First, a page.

WINDHAM — The School Board will pursue a new middle school through Town Meeting.
Officials expect the school will cost about $25 million, about the same cost as phased additions at the existing middle school.
But board members agreed the new school will let them cope with district-wide crowding problems by opening the door sooner to future projects at other buildings.
By consensus, the board asked administrators to refine figures in the weeks ahead.
Business administrator Adam Steel last night outlined an approach that would let the district minimize the tax impact by staggering bond sales as the project unfolds.
A new middle school for seventh and eighth graders could open by August 2015.
Board members agreed the new school makes the most sense.
“It’s the right thing to do for our children,” board member Stephanie Wimmer said.
There’s no easy solution, board member Michelle Farrell said.
“It costs a lot of money,” Farrell said.
Chairman Bruce Anderson said phased additions at the existing middle school would be a logistical nightmare and officials would have to push for voter approval twice.
He questioned the most efficient way to solve the crowding problems. “I think it’s the new school, right now,” Anderson said.
Resident Barbara Coish predicted school officials will have a tough time getting the project approved.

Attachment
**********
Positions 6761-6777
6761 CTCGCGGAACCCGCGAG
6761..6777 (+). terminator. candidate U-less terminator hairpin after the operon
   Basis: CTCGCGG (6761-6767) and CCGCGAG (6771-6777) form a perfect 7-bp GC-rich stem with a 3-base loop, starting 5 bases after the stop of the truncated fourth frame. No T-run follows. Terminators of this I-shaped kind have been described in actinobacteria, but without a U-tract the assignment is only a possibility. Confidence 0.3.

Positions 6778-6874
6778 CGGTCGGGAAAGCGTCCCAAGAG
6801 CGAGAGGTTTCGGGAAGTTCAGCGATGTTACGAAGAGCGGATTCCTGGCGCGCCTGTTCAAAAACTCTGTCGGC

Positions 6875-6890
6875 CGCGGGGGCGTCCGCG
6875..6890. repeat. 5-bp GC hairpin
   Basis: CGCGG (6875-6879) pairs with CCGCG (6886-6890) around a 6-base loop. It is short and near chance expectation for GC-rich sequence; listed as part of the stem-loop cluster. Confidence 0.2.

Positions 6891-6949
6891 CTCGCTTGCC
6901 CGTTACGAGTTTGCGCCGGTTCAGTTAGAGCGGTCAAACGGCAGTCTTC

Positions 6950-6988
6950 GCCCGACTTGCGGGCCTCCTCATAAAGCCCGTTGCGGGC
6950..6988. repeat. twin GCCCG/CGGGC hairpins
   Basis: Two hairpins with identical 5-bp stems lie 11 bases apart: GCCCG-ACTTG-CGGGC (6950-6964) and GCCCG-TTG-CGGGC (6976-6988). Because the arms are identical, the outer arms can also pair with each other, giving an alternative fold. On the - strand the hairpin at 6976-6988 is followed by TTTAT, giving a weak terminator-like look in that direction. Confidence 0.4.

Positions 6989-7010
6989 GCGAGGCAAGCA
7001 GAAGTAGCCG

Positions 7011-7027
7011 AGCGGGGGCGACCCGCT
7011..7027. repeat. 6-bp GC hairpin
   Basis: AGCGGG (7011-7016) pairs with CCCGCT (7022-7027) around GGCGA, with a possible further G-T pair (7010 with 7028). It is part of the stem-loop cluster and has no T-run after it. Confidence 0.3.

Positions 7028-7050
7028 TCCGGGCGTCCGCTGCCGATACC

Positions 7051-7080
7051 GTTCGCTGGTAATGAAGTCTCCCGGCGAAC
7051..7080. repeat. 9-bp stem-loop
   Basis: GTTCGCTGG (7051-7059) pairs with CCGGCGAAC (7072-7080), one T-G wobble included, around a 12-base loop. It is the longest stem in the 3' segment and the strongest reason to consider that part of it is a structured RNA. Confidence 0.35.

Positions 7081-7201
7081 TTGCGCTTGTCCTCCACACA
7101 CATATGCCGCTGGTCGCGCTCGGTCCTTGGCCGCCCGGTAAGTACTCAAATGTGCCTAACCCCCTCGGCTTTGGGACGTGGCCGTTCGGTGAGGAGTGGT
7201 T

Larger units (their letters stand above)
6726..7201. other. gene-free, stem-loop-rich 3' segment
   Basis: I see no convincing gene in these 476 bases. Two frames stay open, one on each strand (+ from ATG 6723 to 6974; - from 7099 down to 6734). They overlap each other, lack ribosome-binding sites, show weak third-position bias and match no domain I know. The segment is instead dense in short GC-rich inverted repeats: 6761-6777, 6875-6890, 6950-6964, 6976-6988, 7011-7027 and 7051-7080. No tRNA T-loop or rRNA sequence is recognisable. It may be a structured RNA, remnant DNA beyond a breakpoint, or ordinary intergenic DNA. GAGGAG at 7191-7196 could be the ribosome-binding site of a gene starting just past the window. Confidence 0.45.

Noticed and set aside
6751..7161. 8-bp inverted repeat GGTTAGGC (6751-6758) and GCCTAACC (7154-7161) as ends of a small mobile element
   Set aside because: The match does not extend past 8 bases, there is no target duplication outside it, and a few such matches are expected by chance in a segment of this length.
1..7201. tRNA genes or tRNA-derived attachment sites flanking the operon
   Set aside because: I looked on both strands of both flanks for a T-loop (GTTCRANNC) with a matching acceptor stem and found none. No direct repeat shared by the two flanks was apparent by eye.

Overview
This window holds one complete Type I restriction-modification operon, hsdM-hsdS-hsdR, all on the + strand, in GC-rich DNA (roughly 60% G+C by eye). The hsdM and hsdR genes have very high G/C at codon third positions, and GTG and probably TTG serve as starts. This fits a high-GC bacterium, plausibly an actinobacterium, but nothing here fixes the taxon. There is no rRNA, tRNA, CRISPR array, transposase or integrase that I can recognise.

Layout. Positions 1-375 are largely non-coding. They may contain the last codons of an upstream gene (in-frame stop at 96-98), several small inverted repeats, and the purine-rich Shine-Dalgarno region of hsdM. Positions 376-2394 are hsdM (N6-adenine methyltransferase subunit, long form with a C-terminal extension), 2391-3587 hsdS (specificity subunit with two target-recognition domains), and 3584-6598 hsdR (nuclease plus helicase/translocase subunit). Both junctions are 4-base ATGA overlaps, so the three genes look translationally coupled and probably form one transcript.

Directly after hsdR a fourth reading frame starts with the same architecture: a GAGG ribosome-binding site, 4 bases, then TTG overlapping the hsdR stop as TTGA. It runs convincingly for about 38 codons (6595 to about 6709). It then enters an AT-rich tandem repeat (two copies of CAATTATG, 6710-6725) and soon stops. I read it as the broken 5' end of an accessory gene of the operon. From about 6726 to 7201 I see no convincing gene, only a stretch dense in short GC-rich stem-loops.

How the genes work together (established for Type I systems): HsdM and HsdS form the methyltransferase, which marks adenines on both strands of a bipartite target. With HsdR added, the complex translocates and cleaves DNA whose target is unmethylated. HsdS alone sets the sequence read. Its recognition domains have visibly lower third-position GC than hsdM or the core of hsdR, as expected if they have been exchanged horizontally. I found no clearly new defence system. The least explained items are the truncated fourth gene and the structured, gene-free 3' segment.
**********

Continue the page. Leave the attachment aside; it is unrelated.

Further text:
“You’re not going to get it,” Coish warned, saying townspeople, especially seniors, can’t afford it now.
But resident Bob Coole supported the board’s stance.
“Your best bet all around is a new school,” he said.
An 87,000-square foot middle school would be developed off London Bridge Road near the high school and could be expanded in the future to add sixth graders.
The board also last night received a $45 million proposed budget from school administrators.
The School Board has until January to act on the budget. It calls for new business and science teachers at the high school and a new English and reading teacher position at the middle school.
The recommended budget would add 95 cents to the tax rate, while the default version would boost the tax rate 72 cents, Steel said.
The pending SAU split with Pelham would require Windham to spend about $225,000, much less than the $350,000 to $400,000 officials initially anticipated.